Tuesday, November 08, 2011

Who Pays For Diabetes Research?

It's hard to look at the shifting trends in topics about diabetes being studied without wondering what drives them. Who does diabetes research? Who pays for it? Who approves it? Why?

I can only begin to answer those questions. Some diabetes research is, clearly, paid for entirely by drug companies who are hoping that the results will help them sell their product or improve their odds of getting the product past the FDA or other regulatory bodies. Some small research is done by individual physicians who simply wish to share their observations or to study something that makes them curious, or by graduate students looking to write papers. Some research is funded and driven by well known diabetes names- the JDRF, the ADA, or the Iaccoca Foundation- that get money from donations from individuals, corporations, and sometimes governments. The ADA and JDRF often fund research done by drug companies (if you look up research by grant type on the ADA website, you'll notice that four of the grants are named after drug companies- Novo Nordisk, Takeda, and Merck).

A tremendous amount of diabetes research however is funded by tax monies. The United States Government has pledged $150 million per fiscal year for type 1 diabetes research for the past few and upcoming two years. The money is given to researchers and organizers after approval from the NIDDK. This money has gone to fund well known projects, such as trialnet (which two of my siblings participated in) as well as lesser known projects.
To compare these monies, the American Diabetes Association reported, for the fiscal year ending in 2009, income of $261 million, $141 million of which went to programs, which I think includes research.
The JDRF reported $198 million dollars income for a recent year, $156 million of which was spent on programs, which, again I think includes research. (Source: Charity Navigator)

A search on pubmed brings up 115 articles in which the authors acknowledge receipt of JDRF monies. Of these, 6 were published in the past year. Of these, one was a survey on quality of life in type 1 diabetics. One was about inflammation but otherwise was medical gobbledygook to me. One was a report of laboratory research that might translate into a prevention/treatment of diabetic kidney disease. One was a triggr follow up, which is a study of siblings and offspring of type 1 diabetics looking to find anything that might be responsible for triggering type 1 diabetes. In this case they are looking to see if a hypoallergenic formula might prevent diabetes. Another was a study on preventing kidney disease in diabetic rats. The last was a study looking to see how certain medications used to treat type 2 diabetes affect beta cells.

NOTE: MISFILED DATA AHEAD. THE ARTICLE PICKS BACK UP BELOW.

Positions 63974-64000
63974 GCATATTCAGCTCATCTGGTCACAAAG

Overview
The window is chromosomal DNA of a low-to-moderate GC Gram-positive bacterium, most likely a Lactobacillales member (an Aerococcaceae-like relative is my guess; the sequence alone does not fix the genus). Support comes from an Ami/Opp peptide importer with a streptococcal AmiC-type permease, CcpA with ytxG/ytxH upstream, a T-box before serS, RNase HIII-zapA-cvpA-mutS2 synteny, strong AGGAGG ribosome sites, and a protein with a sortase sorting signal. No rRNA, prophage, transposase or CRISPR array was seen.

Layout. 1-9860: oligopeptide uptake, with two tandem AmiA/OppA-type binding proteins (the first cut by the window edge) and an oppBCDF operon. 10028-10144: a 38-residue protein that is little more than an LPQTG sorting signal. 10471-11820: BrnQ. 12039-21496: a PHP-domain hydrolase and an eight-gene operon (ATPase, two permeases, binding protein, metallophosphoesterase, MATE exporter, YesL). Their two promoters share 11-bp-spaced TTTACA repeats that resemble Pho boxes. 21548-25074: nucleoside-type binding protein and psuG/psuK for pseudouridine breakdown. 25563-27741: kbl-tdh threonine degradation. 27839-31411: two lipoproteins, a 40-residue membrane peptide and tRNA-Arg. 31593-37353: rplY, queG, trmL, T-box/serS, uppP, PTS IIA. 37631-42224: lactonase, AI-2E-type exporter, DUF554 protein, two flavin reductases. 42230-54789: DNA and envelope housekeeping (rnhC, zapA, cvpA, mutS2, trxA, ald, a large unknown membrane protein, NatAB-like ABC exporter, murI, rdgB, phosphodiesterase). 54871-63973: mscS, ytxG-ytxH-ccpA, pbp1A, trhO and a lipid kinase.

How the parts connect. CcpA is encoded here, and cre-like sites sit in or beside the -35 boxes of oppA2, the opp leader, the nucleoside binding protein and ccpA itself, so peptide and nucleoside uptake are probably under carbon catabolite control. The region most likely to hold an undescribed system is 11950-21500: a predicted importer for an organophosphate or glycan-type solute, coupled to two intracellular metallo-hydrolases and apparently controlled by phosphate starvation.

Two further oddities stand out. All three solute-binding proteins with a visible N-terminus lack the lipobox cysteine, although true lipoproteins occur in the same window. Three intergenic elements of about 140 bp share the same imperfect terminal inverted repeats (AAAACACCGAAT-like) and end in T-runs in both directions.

A search on pubmed brings up 149,792 articles in which the authors acknowledge connection to the NIDDK. Most do not have to do with diabetes. Out of the most recent three hundred articles, all published since this summer, twenty four were about diabetes, nine of the twenty four being clearly relevant to autoimmune type 1 diabetes, one being about HIV related diabetes, one being about the creation of the monogenic diabetes register, and thirteen stating that they were about type 2 diabetes or insulin resistance. A lot of research was done on transplantation.
Searching for ADA funded research is a little harder, because I keep getting articles done by people named Ada. Also, I get articles not funded by the ADA that cite "ADA guidelines"

Diabetes research done outside the United States has a lot in common with US research when it comes to drug industry funded research. However, other countries have other interesting slants and focuses. For instance, researches in various European countries have countrywide health databases to mine data from. Researchers in some places with standardized medicine do research looking to find that it's safe to reuse needles, for instance, or to promote cheaper ways of dealing with diabetes. Certain Asian and South American publications try to compare their populations' diabetes to that of Americans (the Japanese publish quite about about fulminant diabetes in the elderly).

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